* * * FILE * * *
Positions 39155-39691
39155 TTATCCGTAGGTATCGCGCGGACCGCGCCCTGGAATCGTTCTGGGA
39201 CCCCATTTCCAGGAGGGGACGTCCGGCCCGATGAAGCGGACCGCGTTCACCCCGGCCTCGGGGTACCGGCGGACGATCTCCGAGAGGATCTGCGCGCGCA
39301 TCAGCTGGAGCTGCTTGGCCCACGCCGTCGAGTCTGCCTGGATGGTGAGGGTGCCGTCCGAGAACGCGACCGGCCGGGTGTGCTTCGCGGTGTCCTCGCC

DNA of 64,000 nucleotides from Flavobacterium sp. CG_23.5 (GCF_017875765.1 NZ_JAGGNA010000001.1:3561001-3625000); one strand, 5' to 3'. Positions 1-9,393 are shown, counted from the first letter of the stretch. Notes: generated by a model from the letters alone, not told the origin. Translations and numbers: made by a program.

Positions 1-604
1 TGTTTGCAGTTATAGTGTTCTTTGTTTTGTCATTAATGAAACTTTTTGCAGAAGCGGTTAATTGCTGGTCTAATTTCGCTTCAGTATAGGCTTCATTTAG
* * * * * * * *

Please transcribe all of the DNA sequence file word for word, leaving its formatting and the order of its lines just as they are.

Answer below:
Positions 39155-39691
39155 TTATCCGTAGGTATCGCGCGGACCGCGCCCTGGAATCGTTCTGGGA
39201 CCCCATTTCCAGGAGGGGACGTCCGGCCCGATGAAGCGGACCGCGTTCACCCCGGCCTCGGGGTACCGGCGGACGATCTCCGAGAGGATCTGCGCGCGCA
39301 TCAGCTGGAGCTGCTTGGCCCACGCCGTCGAGTCTGCCTGGATGGTGAGGGTGCCGTCCGAGAACGCGACCGGCCGGGTGTGCTTCGCGGTGTCCTCGCC

DNA of 64,000 nucleotides from Flavobacterium sp. CG_23.5 (GCF_017875765.1 NZ_JAGGNA010000001.1:3561001-3625000); one strand, 5' to 3'. Positions 1-9,393 are shown, counted from the first letter of the stretch. Notes: generated by a model from the letters alone, not told the origin. Translations and numbers: made by a program.

Positions 1-604
1 TGTTTGCAGTTATAGTGTTCTTTGTTTTGTCATTAATGAAACTTTTTGCAGAAGCGGTTAATTGCTGGTCTAATTTCGCTTCAGTATAGGCTTCATTTAG